A noteworthy element of the experience of coming to Point of Rocks is the sight of the Route 15 bridge across the Potomac in the early morning light. It is always striking. I never fail to take pictures. Here is another example.

We walked all the way to the Catoctin Creek Aqueduct and back.(Can you imagine that this was how the place looked in 2006, many years before they began reconstruction of the aqueduct?!)

There were a lot of gnats in the air at the aqueduct. It is a reminder that summer temperatures are slowly but surely making their way to our neighborhood, although, right now, we do have some days that are still cold enough to require a light jacket or a windbreaker.

Last weekend was the first time we went out to a restaurant after a gap of well over a year. We were expecting to see a light crowd. It was a shock to see the large numbers of people gathered in the shopping area. They were out enjoying the great Spring weather that we were experiencing that day. The restaurants in the neighborhood were all also quite busy. If people had not been wearing their masks, and if the spacing between the occupied tables at the restaurants had not been increased for safety, one would have assumed that this was a normal day in the county without anything amiss. But there is indeed a pandemic still going on! It was a little difficult sometimes to maintain spacing with other people while on the walkways, but, thankfully, most people wore masks. We also sat outdoors at the restaurant. All of this was a little risky, I suppose, but new Centers For Disease Control (CDC) guidelines for people who have been vaccinated suggests that the risk levels are low in these situations. This is not an exact science. We are still learning. One still has to be very careful, especially with mutations of the virus, like the particularly virulent version that seems to be prevalent in India, that are spreading around the world.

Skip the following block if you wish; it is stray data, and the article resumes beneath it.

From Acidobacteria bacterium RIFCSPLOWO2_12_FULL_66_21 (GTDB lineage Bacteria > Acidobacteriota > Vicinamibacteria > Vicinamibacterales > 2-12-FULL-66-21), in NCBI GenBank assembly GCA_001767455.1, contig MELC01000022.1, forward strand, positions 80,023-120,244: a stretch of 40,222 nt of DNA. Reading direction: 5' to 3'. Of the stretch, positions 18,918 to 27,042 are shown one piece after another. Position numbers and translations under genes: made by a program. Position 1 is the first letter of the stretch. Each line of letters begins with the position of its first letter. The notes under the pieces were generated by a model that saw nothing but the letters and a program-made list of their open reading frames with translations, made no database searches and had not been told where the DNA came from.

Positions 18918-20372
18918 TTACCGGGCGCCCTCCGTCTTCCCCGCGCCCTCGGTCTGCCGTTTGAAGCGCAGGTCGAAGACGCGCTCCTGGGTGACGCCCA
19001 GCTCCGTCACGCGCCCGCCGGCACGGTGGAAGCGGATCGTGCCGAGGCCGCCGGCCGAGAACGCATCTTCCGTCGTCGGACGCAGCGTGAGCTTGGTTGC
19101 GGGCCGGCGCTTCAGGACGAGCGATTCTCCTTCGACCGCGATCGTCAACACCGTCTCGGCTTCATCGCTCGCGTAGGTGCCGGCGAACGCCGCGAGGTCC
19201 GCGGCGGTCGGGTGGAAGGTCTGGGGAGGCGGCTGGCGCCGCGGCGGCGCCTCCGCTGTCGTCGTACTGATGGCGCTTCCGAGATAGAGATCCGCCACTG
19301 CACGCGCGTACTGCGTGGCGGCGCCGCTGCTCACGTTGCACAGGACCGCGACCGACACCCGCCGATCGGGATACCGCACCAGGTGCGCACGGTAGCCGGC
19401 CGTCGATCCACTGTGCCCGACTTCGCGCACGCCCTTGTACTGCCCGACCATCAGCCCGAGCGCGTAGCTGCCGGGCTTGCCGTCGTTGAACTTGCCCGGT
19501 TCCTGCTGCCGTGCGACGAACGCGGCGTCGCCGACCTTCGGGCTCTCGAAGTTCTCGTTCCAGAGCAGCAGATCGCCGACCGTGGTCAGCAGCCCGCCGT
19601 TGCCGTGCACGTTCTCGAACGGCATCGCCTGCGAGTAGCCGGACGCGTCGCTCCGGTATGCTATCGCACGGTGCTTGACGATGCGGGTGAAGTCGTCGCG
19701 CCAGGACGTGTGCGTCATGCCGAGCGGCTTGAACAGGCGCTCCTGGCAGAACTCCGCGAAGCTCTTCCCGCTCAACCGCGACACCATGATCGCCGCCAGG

We did enjoy our dinner, although there were elements of the experience that felt a little new and unfamiliar to me once again. The interactions with the waiter felt somewhat unnatural. Truth be told, we have gotten so used to ordering food to eat at home, and enjoying the food in the relaxed and quiet atmosphere at home, that the home dining experience feels more natural and easy. One would go to restaurants primarily to enjoy the company of friends. That was what we did on Saturday.

Riding Into Autumn

I went for a bike ride last Thursday. I rode from Edwards Ferryto Point Of Rocks,and back, a distance of 35 miles. I had started out intending to bike about 30 miles, but the possibility of reaching a concrete destination rather than some arbitrary mile marker on the trail drove me on a little further than I had originally intended.

It was a late decision for me to actually do the ride. I also had to push myself a little bit to overcome the laziness I felt that morning. I have not done that many rides this year anyway, and it would have been easy to call it quits for the year. It was also going to be somewhat cold that morning (about 45° F at the time we woke up) – another reason to not push myself. Besides, my exercise route is, in general, completely destroyed by all of the disruptions taking place – and by my lack of discipline and, once again, laziness. But I willed myself to do what was necessary to get to the trail. I had to put the bike rack back on the car. I had previously taken it off, not anticipating further rides this year.

I felt the cold as soon as I got out of the car and prepared to ride at Edwards Ferry. I had to put on another layer of clothing, on top of my regular half-sleeved jersey, to protect my hands fully. Riding into a cold breeze (caused by my forward motion) was a little uncomfortable, but I got used to it. As I rode, the thought came to me that this could be the last ride of the year. I felt that I should do the ride as if this was going to be my last bike ride – because who knows what awaits me at the end of this riding season. Anything can happen. Maybe it is a good general philosophy – and I have heard it elsewhere – live every day as if it were your last.